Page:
By on September 23, 2010

Being arrested for driving under the influence of alcohol (DUI) can cost a motorist thousands of dollars in court fines, insurance costs and attorneys’ fees. At least 79 accused drivers were notified last Friday that the police officer that charged them with drunk driving had likely falsified at least one piece of evidence. Sacramento County District Attorney Jan Scully threw out the cases after an investigation into the conduct of Sacramento Police Officer Brandon Mullock, 24.

Scully opened the inquiry into Mullock’s conduct after a deputy district attorney preparing a DUI case for trial watched a dashcam arrest video and noticed that the raw footage differed substantially from Mullock’s written account of the incident in a police report. The case was dropped in June.

“It is fundamental to our system of justice that prosecutors only proceed on cases where the evidence is trustworthy and was legally obtained,” Scully said in a statement. “The United States Supreme Court has said that the prosecutor should seek not simply to win a case, but to see that justice is done. The California Supreme Court has said that public prosecutors are charged with the important and solemn duty to ensure that justice and fairness remain the touchstone of our criminal justice system.”

According to Scully’s office, most of the defendants were convicted in a court of law despite Mullock’s legally unsound decision to detain the motorists, despite his misuse of preliminary alcohol screening and despite wild inaccuracies in his field interviews.

“Drunk driving is one if those crimes which is highly susceptible to falsifying evidence,” California DUI attorney Lawrence Taylor explained on DUI blog. “This is because the offense is highly dependent on the cop’s own observations and opinion. Typically, proving ‘driving under the influence of alcohol’ depends upon the officer’s testimony of such symptoms as weaving on the highway, odor of alcohol on the breath, flushed face, slurred speech, bloodshot eyes, poor balance, staggering when walking, etc. Usually, there are no other witnesses to contradict these ‘observations’; certainly, no one will believe the accused… The motive? Fulfilling quotas, overtime pay for testifying in court, promotions for high numbers of arrests, gaining awards in personnel files from MADD, etc.”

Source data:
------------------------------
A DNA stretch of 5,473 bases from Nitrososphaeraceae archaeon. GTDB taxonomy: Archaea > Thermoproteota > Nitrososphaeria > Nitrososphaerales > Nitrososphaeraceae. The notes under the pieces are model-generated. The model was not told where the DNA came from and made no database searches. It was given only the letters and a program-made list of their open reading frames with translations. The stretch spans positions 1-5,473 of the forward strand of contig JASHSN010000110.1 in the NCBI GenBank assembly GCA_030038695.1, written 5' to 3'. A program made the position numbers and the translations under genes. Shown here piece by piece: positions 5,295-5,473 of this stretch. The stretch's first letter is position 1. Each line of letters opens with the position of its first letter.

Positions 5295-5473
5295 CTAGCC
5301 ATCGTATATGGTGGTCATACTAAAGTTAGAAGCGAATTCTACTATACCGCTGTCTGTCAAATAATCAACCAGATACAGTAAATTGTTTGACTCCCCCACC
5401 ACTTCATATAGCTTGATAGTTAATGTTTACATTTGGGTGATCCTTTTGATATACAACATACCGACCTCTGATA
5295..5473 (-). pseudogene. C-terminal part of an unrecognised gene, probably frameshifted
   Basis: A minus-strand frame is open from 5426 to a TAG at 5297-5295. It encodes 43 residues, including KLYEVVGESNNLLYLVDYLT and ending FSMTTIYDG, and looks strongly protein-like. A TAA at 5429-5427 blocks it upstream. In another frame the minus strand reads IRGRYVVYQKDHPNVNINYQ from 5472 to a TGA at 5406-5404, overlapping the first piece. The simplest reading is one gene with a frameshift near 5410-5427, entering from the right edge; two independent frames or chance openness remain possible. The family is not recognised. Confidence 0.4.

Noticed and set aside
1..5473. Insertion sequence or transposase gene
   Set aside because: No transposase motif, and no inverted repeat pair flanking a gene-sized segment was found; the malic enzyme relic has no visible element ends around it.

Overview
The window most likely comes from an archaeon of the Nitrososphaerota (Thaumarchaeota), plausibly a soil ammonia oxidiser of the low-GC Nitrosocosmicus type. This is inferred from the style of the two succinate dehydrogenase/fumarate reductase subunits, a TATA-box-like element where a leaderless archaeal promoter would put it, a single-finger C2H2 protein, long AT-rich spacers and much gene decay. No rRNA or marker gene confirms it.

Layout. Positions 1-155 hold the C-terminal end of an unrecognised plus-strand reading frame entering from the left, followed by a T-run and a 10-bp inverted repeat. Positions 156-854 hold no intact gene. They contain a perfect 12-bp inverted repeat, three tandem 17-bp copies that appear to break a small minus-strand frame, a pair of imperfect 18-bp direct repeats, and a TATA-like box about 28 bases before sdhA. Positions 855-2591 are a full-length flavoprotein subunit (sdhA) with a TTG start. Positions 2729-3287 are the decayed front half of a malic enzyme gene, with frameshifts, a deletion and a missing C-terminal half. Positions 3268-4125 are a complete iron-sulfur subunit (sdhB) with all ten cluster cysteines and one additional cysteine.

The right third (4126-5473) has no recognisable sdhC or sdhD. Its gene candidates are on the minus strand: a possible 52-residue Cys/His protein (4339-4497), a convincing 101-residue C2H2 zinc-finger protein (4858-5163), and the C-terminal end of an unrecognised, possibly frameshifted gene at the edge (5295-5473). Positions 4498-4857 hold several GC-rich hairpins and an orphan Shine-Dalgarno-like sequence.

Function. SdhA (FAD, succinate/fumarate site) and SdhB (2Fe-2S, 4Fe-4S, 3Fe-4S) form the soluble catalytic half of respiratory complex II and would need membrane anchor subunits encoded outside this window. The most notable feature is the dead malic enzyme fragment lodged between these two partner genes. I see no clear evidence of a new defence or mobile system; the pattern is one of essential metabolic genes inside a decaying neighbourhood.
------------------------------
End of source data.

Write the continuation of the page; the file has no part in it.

The district attorney’s office has provided each convicted motorist with documentation they can provide to insurance companies and employers to remedy some of the damage done.

[Courtesy:Thenewspaper.com]

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15 Comments on “California: Cop Accused of Faking DUI Reports...”


  • avatar

    Remedy the damage that was done? Seems like new trials are in order.

  • avatar
    psarhjinian

    And this, ladies and gents, is why I have absolutely no problem with:

    * Red light and speed cameras instead of officers
    * Cameras in police cars
    * People recording their interactions with the police

    I can test a machine empirically.  If it’s me against a police officer in court, however, I have no recourse if the officer chooses to lie.

    • 0 avatar
      ivan_99

      However, recently a large number of red light camera tickets (and speeding I believe) were thrown out because the equipment was faulty (conveniently); don’t remember where.
      I think it’s easier to get a machine to “lie” than a person…alter the baseline, run the test, “Yes, it’s all within normal parameters.  Please pay your ticket, court fees, testing fees”.  Plus time off work.
      Although…a DUI is different — probably worth the extra costs not to have that on your record.

  • avatar
    Ken Magalnik

    Does anyone think the officer in question should face criminal charges? Does anyone think that he will?

  • avatar
    obbop